These notes are a reading guide for chapter 3. This section is about how the size and shape of teeth are recorded, symmetry and asymmetry, heritability, sexual dimorphism, correlations, and dental reduction in humans over time. These notes will stress important concepts and make correlations that are not readily evident in your reading.
Getting into dental anthropology isn't a neat and tidy process. These notes are intended to ease that process. In this chapter, two types of variation are discussed.
Metric variation is evaluated by making measurements of teeth. It isn't as easy as you may think.
Non-metric variation is the subjective judgement of certain features. One feature well known to clinicians is the Carabelli trait. Another non-metric feature is the shovel-shaped incisor. There are many others of interest to the dental anthropologist. Several are discussed in this unit.
I. Introduction, pp 68-70
Teeth are uniquely suited for study. Tooth crowns erupt full sized into the mouth child early in life. They are easily accessible by just looking in the mouth! Impressions can be made and these teeth can be easily compared with teeth from antiquity. Finally, teeth survive well in the fossil record.
There are limitations in the study of teeth.
(1) Determining the boundaries between species by teeth alone is very difficult. Missing is important data about behavior, breeding, and overall appearances are absent.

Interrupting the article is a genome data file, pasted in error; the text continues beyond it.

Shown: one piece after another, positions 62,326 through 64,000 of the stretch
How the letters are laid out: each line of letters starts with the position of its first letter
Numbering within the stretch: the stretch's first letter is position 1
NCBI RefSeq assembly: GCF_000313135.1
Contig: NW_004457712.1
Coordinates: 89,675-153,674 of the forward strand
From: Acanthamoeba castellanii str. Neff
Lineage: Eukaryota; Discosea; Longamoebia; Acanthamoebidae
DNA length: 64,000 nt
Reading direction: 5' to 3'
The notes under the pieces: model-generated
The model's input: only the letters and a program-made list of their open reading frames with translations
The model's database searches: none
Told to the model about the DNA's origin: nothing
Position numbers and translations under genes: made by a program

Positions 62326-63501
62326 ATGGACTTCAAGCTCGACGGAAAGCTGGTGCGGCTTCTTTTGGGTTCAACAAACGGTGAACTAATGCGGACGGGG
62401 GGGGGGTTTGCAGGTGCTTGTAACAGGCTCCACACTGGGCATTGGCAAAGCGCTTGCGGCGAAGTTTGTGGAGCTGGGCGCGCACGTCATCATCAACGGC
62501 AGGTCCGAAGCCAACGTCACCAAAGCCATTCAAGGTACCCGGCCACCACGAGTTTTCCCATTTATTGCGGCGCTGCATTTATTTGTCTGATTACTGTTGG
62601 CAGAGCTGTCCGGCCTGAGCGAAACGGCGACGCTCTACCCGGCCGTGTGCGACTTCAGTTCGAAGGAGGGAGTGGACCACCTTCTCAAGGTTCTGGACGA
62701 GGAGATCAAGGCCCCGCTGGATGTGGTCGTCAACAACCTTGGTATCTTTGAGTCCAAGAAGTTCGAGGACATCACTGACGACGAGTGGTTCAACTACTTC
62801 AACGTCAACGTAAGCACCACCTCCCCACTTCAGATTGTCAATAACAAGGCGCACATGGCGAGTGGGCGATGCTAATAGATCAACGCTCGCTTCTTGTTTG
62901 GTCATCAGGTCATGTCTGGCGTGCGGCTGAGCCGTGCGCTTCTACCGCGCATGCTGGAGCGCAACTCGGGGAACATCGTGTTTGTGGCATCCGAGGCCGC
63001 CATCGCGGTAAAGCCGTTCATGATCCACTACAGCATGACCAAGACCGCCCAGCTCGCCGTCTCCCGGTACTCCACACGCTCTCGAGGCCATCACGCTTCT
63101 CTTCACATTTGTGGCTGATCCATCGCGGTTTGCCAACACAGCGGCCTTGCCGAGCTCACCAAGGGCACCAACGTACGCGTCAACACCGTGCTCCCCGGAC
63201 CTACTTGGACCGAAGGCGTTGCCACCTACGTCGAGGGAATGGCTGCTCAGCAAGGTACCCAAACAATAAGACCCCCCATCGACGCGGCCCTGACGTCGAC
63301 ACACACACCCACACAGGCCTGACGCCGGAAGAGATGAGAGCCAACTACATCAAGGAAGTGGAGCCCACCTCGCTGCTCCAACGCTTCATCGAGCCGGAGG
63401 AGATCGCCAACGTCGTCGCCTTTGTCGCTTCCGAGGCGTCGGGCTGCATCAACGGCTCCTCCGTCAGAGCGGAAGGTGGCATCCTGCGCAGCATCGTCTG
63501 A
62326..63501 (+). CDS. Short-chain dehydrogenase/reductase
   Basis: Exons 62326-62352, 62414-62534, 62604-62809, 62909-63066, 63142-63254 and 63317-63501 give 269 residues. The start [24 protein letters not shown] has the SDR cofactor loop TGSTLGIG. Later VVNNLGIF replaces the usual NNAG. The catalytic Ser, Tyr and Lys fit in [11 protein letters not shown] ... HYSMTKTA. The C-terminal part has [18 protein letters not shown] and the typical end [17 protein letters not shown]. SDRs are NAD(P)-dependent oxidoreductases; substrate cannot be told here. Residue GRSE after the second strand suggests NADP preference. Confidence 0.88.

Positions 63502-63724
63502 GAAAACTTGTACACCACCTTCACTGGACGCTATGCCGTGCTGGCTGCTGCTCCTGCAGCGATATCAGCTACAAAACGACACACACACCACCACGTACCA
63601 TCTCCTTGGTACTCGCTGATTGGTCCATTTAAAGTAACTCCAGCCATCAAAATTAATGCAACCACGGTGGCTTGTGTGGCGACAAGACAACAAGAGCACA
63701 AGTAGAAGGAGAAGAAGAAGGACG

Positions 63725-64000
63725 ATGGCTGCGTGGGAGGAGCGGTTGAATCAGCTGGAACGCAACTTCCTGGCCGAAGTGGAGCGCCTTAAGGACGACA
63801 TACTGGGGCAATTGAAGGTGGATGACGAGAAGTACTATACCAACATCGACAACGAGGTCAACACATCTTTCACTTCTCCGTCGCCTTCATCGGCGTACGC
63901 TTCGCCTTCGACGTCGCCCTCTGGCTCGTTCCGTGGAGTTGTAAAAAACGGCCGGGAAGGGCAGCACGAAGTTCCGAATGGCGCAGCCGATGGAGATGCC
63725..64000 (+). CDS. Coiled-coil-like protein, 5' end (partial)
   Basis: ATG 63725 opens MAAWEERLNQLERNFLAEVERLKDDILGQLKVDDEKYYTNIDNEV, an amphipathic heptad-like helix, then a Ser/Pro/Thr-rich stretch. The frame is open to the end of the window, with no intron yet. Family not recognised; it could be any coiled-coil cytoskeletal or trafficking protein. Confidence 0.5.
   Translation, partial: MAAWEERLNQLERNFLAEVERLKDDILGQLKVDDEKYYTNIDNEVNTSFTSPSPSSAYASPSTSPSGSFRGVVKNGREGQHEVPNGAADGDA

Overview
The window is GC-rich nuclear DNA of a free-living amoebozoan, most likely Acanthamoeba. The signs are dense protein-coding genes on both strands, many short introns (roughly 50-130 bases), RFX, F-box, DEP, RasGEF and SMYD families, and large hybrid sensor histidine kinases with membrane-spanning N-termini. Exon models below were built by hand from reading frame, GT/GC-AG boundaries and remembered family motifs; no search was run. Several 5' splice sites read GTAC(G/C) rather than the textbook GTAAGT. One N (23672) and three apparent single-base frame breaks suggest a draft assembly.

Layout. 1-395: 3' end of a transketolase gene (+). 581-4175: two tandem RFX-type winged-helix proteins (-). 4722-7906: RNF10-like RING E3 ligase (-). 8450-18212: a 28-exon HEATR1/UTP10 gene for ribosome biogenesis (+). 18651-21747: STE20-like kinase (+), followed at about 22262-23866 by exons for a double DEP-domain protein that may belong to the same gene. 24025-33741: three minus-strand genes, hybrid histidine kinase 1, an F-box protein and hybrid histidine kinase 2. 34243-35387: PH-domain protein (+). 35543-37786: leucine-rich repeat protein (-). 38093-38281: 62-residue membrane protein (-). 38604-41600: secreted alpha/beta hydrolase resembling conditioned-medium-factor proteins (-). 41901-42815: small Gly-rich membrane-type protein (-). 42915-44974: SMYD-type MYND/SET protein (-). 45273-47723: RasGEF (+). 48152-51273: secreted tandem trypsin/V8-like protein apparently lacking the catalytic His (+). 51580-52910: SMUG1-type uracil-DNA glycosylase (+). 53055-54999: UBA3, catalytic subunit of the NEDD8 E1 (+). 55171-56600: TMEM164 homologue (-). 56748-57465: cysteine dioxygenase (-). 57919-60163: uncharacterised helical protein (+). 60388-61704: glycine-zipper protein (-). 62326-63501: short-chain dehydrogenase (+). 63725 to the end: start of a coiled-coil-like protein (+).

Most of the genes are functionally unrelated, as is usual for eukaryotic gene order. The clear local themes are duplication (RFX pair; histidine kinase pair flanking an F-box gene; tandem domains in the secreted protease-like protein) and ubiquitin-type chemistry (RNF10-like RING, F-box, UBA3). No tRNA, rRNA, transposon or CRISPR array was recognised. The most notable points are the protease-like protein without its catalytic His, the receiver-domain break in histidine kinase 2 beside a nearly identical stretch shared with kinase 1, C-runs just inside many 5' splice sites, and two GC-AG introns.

(2) Most living mammals show overall differences between the sexes. Male and female gibbons are about the same size, while male gorillas are twice as big as females.
(3) Even when large numbers of teeth are available from a cemetery collection, it may not be a fair sample of the larger population.
II. Overall Tooth Dimensions, Metric Variation, pp 70-85
The familiar maximum measurements of the teeth are the ones most commonly used. Mesiodistal measurement, called crown diameter, is often used. Proximal wear reduces this dimension, and introduces statistical error. Buccolingual measurements are unaffected by proximal wear, but become inaccurate in excessively worn teeth. Crown height measurements are most affected by wear and are therefore the least useful in population studies.
The section on dental indices touches on several important issues.
(1) Metric measurements have normal (Gaussian) distributions. Nearly every trait measured in dental anthropology is polygenic, distributes in a normal 'bell curve,' and must be treated statistically. We will expand greatly on this issue when we get to our units on genetics and human variation.
(2) Garn and others have studied correlations of various dental measurements. Read pages 72-73 carefully. One, on page 73 is especially intriguing. In modern populations, it has been shown that anterior tooth diameters vary inversely with posterior teeth diameters. This may have implications for paleoanthropology. In the week one Notes, observe that Paranthropus has large cheek teeth compared to the anteriors. Somewhat the reverse condition is true for Neandertal which has relatively large anterior teeth compared to posterior teeth.